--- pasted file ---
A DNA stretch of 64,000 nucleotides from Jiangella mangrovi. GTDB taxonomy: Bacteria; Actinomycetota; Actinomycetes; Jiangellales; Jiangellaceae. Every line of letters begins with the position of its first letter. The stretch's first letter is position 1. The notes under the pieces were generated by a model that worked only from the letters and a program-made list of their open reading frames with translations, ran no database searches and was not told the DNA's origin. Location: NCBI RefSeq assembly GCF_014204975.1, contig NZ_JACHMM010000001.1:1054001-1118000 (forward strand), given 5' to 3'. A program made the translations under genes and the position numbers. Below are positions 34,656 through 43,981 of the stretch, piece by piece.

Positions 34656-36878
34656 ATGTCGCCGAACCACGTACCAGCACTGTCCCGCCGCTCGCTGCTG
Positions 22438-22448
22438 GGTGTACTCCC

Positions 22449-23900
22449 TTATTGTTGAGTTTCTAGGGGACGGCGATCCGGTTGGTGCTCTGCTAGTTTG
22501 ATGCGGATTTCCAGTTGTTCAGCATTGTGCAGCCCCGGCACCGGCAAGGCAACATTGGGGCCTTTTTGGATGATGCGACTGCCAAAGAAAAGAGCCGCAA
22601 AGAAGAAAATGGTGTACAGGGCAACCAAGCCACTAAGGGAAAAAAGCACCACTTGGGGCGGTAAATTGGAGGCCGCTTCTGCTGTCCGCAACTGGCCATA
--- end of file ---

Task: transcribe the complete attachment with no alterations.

A DNA stretch of 64,000 nucleotides from Jiangella mangrovi. GTDB taxonomy: Bacteria; Actinomycetota; Actinomycetes; Jiangellales; Jiangellaceae. Every line of letters begins with the position of its first letter. The stretch's first letter is position 1. The notes under the pieces were generated by a model that worked only from the letters and a program-made list of their open reading frames with translations, ran no database searches and was not told the DNA's origin. Location: NCBI RefSeq assembly GCF_014204975.1, contig NZ_JACHMM010000001.1:1054001-1118000 (forward strand), given 5' to 3'. A program made the translations under genes and the position numbers. Below are positions 34,656 through 43,981 of the stretch, piece by piece.

Positions 34656-36878
34656 ATGTCGCCGAACCACGTACCAGCACTGTCCCGCCGCTCGCTGCTG
Positions 22438-22448
22438 GGTGTACTCCC

Positions 22449-23900
22449 TTATTGTTGAGTTTCTAGGGGACGGCGATCCGGTTGGTGCTCTGCTAGTTTG
22501 ATGCGGATTTCCAGTTGTTCAGCATTGTGCAGCCCCGGCACCGGCAAGGCAACATTGGGGCCTTTTTGGATGATGCGACTGCCAAAGAAAAGAGCCGCAA
22601 AGAAGAAAATGGTGTACAGGGCAACCAAGCCACTAAGGGAAAAAAGCACCACTTGGGGCGGTAAATTGGAGGCCGCTTCTGCTGTCCGCAACTGGCCATA